Iranian authorities have released a South Korean-flagged tanker and its captain from their custody some three months after the vessel was seized for pollution violations allegedly committed by its crew.
The ethanol tanker Hankuk Chemi and its captain were freed on Friday, April 9, foreign ministry officials in Seoul confirmed later that same day.
Hankuk Chemi was seized by elements of Iran’s Islamic Revolutionary Guard Corps Navy (IRGCN) on January 4 after authorities in Tehran claimed that it was polluting the waters of the Strait of Hormuz. The ship and its crew were then detained in the port city of Bandar Abbas.
However, shipowner Taikun Shipping said the seizure was sudden as there had been no prior indication that the vessel was under investigation for the supposed offences.
The release of the tanker and the captain came following the conclusion of an investigation as well as negotiations with the owner and the South Korean government, Iranian foreign ministry spokesman Saeed Khatibzadeh told local media.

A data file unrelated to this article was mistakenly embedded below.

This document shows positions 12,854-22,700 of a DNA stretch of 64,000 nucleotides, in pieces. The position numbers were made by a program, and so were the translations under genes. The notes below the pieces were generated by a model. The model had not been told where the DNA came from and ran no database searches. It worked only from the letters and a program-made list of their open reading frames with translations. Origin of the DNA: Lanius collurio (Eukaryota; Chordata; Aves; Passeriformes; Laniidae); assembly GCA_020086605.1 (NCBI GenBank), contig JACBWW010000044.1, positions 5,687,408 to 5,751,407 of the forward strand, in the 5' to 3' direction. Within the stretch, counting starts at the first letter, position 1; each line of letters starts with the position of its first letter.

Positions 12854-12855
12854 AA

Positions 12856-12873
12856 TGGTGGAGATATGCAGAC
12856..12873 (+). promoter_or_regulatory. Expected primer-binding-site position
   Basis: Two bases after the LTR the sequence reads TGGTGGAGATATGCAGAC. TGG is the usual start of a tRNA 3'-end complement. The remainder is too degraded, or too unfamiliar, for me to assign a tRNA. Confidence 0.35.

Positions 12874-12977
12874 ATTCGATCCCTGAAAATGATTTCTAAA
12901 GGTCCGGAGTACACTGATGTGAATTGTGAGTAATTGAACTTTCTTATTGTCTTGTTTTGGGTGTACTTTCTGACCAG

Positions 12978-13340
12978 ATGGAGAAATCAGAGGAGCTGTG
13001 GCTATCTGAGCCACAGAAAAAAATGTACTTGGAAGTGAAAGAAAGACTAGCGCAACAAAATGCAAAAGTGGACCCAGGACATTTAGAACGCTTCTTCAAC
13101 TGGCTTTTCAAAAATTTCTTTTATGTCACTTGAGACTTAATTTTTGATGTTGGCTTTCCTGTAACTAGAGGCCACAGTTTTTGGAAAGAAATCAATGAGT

The captain had no record of earlier violations in the waters off Iran, a fact that was taken into account when the government decided on his release, added Mr Khatibzadeh.
The captain is the last of the tanker’s 20-strong crew to remain in Iranian custody. The other 19 that included South Korean, Vietnamese, Indonesian, and Myanmar nationals were released and flown back to their respective countries in February.
Hankuk Chemi‘s seizure had earlier prompted South Korea’s defence ministry to send a warship and a naval anti-piracy team to the Strait of Hormuz to safeguard other South Korean vessels passing through the region.
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